Extracted samples were washed (in order to eliminate the accumulated sediment), dried and weighted, according to the initial described treatment. For the calculation of the degradation of total leaf litter (k) the negative exponential model was used (Hladyz et al. 2010): Wt = Wie-kt, where t corresponds to time, W corresponds to the dry weight at t time measured in percentage respect to initial weight, W is the initial dry mass of the leave fixed in 100% and k (days-1) is the slope of the plot of the natural logarithm of the mass of the leave in relation to time, and it corresponds to the only decomposition rate that allows performing the comparative analyses.

In order to have a complementary measure of the foliar material degradation, the toughness of the leaves of each species was determined in each sampling period using a Leaf Toughness Tester (Woodcock & Huryn 2005). This was conducted on 5 leaves or fragments randomly selected from the replicas of each treatment. Results were expressed in penetrance (g) that corresponds to the minimum strength applied on a surface of 0.29 mm2, necessary to penetrate the leaf.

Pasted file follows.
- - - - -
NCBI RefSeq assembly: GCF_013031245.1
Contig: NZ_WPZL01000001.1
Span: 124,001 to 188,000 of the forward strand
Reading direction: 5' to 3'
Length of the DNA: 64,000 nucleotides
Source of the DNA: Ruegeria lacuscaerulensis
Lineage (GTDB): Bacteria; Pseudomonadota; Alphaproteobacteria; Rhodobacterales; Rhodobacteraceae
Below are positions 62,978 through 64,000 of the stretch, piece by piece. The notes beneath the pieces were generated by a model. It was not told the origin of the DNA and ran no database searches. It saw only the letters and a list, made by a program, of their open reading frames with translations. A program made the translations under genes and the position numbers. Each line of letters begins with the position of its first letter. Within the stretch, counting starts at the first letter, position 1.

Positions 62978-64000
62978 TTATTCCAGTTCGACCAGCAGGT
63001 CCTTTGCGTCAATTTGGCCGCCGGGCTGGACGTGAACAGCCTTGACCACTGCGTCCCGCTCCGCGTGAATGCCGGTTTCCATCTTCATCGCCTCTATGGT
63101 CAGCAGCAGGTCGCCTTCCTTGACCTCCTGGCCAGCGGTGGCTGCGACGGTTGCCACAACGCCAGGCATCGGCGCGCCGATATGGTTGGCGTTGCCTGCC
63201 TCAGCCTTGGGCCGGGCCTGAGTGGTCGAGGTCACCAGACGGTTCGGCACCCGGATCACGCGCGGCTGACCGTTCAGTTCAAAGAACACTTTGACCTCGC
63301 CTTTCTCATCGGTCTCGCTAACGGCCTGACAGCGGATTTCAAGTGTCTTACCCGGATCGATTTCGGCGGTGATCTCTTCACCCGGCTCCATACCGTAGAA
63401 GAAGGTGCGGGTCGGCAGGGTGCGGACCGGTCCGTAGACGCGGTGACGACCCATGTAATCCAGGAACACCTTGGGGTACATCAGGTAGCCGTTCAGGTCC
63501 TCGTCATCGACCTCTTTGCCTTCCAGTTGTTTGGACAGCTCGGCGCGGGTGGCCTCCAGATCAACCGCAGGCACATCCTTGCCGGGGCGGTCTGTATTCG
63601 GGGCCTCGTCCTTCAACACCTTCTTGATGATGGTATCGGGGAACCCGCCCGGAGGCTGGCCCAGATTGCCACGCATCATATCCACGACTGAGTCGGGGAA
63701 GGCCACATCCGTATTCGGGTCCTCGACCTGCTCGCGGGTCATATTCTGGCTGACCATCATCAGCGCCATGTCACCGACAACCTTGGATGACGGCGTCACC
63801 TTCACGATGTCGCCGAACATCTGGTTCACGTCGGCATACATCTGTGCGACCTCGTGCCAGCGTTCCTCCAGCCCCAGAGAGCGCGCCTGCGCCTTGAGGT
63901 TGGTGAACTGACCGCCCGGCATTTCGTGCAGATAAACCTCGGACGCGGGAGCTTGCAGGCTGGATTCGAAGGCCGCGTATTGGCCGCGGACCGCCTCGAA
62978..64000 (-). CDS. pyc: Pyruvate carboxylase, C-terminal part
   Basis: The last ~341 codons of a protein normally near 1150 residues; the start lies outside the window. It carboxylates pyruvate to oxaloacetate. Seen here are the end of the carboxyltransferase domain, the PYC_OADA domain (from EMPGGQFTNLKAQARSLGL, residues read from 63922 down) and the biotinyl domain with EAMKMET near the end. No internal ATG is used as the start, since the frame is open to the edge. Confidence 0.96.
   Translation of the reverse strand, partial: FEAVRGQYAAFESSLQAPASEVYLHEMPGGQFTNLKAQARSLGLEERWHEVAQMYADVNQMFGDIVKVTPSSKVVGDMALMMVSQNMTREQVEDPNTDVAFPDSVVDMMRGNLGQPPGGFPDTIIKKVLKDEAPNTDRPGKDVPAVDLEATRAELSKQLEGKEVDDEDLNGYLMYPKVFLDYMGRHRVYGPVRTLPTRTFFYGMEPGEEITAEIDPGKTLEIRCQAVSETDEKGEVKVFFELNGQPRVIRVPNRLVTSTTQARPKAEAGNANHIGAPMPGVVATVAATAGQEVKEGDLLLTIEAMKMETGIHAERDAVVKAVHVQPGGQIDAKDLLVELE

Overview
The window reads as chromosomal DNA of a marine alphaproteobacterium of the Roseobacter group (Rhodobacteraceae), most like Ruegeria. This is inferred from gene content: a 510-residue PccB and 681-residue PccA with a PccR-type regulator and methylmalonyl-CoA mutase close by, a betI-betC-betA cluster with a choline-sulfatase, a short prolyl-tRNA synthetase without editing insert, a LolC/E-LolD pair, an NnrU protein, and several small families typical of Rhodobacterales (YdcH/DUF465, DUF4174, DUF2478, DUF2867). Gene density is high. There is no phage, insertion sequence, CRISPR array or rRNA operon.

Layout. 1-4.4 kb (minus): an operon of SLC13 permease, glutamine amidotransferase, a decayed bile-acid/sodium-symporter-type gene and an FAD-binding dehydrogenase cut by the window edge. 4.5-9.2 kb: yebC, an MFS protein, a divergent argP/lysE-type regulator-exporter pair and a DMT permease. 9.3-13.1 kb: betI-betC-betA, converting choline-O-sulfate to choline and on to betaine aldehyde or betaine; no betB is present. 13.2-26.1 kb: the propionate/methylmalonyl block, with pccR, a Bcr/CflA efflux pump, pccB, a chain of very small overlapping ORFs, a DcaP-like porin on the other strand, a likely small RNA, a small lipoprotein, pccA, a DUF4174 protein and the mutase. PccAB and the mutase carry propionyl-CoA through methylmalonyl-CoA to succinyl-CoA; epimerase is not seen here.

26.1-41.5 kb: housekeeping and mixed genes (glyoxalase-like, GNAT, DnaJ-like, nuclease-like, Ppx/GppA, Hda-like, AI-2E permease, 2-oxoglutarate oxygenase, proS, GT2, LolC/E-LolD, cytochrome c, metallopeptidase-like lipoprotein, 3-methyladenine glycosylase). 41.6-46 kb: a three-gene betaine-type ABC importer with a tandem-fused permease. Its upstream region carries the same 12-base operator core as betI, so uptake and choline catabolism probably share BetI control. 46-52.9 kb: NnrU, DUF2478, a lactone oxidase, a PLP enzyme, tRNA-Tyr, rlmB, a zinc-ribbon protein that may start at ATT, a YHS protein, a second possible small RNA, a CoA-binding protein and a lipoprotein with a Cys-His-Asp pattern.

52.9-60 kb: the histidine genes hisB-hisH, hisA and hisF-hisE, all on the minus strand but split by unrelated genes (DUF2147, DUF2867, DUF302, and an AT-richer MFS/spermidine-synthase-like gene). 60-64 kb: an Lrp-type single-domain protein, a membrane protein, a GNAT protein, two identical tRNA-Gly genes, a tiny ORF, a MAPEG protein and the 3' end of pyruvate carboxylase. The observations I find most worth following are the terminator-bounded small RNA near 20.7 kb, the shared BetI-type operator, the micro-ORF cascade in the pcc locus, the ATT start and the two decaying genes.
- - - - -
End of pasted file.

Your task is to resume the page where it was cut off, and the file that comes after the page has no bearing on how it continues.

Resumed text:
In order to determine the physicochemical characteristics of the water column, temperature (°C), pH, conductivity (μS cm-1), turbidity (NTU) and dissolved oxygen (mg L-1) were measured in each period, using a YSI-30 sensor (Wetzel & Likens 1991).


After verifying the normality of data in order to evaluate the individual effect and the interactions of the factors on the quantitative dependent variable, a covariance analysis was carried out (ANCOVA).The quantitative independent variables were: colonizing community (BF and BF-BMI) and treatment (T, Pit, E, Pin, TPit and EPin). The covariable was exposure time (15, 30, 45 and 60 days), whereas the dependent variable was the degradation rate (amount of mass lost over time). All analyses were performed with the following software: Statistica 7 (StatSoft Inc. 2004) y PAST- Palaeontological Statistics 2.10 (Hammer et al. 2001).